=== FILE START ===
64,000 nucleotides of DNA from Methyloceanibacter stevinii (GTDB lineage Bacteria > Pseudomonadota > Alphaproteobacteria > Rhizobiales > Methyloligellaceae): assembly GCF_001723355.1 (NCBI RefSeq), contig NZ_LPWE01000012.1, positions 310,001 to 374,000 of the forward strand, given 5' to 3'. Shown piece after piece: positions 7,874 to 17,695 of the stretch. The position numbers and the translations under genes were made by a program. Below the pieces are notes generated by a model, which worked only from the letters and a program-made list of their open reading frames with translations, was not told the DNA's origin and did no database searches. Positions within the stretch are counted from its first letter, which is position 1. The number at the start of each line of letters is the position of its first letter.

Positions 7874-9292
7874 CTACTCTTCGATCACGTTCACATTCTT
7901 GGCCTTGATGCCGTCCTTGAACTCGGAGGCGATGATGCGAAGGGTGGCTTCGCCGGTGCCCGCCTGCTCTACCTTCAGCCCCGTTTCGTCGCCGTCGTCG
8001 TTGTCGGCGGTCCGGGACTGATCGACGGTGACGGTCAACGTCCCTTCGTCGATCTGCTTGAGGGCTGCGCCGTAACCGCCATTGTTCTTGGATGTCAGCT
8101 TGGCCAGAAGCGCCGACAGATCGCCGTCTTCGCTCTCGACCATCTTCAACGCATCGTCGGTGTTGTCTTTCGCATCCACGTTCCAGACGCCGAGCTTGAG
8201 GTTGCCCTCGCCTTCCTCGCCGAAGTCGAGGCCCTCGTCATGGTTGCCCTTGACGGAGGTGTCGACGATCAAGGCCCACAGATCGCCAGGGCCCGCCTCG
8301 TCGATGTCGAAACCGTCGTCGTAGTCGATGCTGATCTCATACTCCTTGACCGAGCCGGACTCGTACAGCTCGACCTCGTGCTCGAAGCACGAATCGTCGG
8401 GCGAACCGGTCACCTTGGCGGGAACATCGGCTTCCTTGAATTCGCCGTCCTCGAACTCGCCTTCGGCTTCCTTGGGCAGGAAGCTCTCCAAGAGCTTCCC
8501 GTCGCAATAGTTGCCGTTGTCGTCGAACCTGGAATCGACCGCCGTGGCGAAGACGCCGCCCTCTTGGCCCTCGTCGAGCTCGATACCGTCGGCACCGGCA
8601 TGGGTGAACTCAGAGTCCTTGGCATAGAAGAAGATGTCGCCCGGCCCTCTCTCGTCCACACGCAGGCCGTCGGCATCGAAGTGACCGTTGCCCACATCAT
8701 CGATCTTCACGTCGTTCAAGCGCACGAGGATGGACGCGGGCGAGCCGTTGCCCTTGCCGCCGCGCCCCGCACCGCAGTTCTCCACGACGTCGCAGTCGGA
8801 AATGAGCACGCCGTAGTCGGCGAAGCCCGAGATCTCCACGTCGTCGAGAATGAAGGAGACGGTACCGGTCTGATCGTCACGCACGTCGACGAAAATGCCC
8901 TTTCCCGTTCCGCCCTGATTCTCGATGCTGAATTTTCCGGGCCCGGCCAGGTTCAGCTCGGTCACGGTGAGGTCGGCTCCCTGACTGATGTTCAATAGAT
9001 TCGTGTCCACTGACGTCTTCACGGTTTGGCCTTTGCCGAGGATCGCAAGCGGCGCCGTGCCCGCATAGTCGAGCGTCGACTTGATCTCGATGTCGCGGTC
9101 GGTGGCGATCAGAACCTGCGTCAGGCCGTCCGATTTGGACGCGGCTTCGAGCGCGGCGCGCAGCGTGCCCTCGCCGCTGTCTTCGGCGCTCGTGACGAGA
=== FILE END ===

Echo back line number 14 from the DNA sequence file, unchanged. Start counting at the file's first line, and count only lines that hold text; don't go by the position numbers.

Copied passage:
8901 TTTCCCGTTCCGCCCTGATTCTCGATGCTGAATTTTCCGGGCCCGGCCAGGTTCAGCTCGGTCACGGTGAGGTCGGCTCCCTGACTGATGTTCAATAGAT